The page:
Make human rights be the framework of the 2014 Updated Philippine Development Plan.

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[From the web] Death of a Witness in the Philippines -HRW

Dispatches: Death of a Witness in the Philippines
Phelim Kine
November 19, 2014

Dennix Sakal will never get his day in court to testify against the alleged perpetrators of the 2009 Maguindanao massacre.

On Tuesday, unidentified gunmen killed Sakal, a key witness to the massacre, and wounded his companion and fellow witness Butch Saudagal in Maguindanao province’s capital of Shariff Aguak, as they were traveling to meet with prosecutors. Both men had been employees of the powerful Ampatuan family, whose patriarchs are chief suspects in the November 23, 2009 killings allegedly by the family’s “private army” that left 58 people dead.

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Five years after the victims’ bodies were found in mass graves off a highway near the town of Ampatuan, the massacre – and the still-rising death toll connected to it – remains a shameful exemplar of impunity in the Philippines. Those killed included the wife of opposition politician Esmael Mangudadatu, supporters and family members, and more than 30 media workers.

Maguindanao Governor Esmael Mangudadatu attributed the attack on the two witnesses to unnamed Maguindanao massacre suspects “desperate enough to find ways to strike against those who will put them down.” But Sakal’s death also speaks volumes for the Philippine government’s inability or unwillingness to protect witnesses who are key to securing convictions of suspects – including local police and soldiers – implicated in the murders.

The case is in effective judicial limbo. A total of 87 suspects remain at large. Bail petitions and testimony challenges by the defense lawyers of the 110 suspects in custody have overwhelmed the court.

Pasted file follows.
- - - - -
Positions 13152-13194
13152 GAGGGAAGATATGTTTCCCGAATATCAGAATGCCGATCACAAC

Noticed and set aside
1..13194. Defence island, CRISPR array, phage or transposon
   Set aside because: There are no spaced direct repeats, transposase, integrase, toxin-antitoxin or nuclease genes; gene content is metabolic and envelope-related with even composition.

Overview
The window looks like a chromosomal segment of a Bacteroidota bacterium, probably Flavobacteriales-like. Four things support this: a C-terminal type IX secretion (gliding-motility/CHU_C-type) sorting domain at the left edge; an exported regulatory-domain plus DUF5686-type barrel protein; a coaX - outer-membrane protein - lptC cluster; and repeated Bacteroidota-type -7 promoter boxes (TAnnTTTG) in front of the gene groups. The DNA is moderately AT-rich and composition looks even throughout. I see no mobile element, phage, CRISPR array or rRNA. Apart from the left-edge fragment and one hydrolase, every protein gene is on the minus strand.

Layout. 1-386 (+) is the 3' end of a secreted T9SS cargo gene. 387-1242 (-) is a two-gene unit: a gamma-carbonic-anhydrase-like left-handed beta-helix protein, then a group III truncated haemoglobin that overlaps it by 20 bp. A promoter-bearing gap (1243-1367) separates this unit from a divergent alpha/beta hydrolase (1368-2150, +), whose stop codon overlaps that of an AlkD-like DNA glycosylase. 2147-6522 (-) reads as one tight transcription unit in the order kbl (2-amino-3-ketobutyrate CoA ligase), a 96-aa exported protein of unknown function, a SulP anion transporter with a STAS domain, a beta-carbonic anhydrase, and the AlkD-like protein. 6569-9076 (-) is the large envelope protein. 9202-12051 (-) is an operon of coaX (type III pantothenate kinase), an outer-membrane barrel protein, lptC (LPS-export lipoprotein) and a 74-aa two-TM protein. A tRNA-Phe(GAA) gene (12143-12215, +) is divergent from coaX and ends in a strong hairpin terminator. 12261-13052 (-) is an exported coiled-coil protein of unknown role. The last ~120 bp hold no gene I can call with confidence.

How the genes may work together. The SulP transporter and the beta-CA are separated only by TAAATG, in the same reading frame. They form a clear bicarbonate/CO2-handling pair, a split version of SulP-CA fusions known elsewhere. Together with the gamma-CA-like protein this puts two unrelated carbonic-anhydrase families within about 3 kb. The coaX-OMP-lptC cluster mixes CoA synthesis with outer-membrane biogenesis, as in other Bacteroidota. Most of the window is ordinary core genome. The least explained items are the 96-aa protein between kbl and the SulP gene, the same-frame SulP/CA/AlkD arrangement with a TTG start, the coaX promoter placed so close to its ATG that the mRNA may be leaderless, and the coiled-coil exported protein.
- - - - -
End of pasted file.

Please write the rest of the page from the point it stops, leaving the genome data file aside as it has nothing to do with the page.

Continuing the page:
Dennix Sakal’s killing is a reminder to activists, journalists, and politicians of the vicious status quo in the Philippines in which gunmen with powerful backers routinely get away with murder. Despite the human rights rhetoric of the government of President Benigno Aquino III, individuals who challenge that status quo do so at their peril. As Aquino embarks on the final two years of his presidency, he should recognize that his failure to address the mounting death toll of the Maguindanao massacre could be the ultimate measure of his six years in office.

Source: http://www.hrw.org/news/2014/11/19/dispatches-death-witness-philippines

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[Campaign] Join us in urging the Philippine government to support the resolution filed in the UNHRC calling for a legally binding treaty on human rights and transnational corporations. #CorporateSelfish

corporateselfish copyFriends, let’s ask the Philippine government to “once again demonstrate leadership and commitment to human rights at the June 2014 UN Human Rights Council session by showing its support for a resolution that will seek to begin a process of developing an international treaty on business and human rights – the first binding international legal instrument to hold corporations accountable for their human rights abuses.”

We are Concerned about the continuing abuses and violations of human rights occurring all over the world which directly or indirectly engage the responsibility of business enterprises;

We are Concerned also that such abusive conduct often disproportionately impacts women, who comprise the majority of workers in the most vulnerable sectors, peasants, indigenous peoples, persons living in poverty, children among others, and especially concerned by the fact that justice is denied to those who suffer harm,

Considering the invaluable work done by human rights defenders and organisations, trade unions, indigenous rights and women rights defenders and others defending and protecting human rights in the face of corporate- related abuses,

Concerned at the incidence of attacks, harassment, restrictions, intimidation and reprisals against these human rights defenders,

But the Philippine Permanent Mission in Geneva is waiting for instructions from home base / DFA.

We need to call their attention. Join us in urging the Philippine government to support the resolution filed by a group of countries led by Ecuador in the United Nations Human Rights Council (UNHRC) calling for a legally binding treaty on human rights and transnational corporations.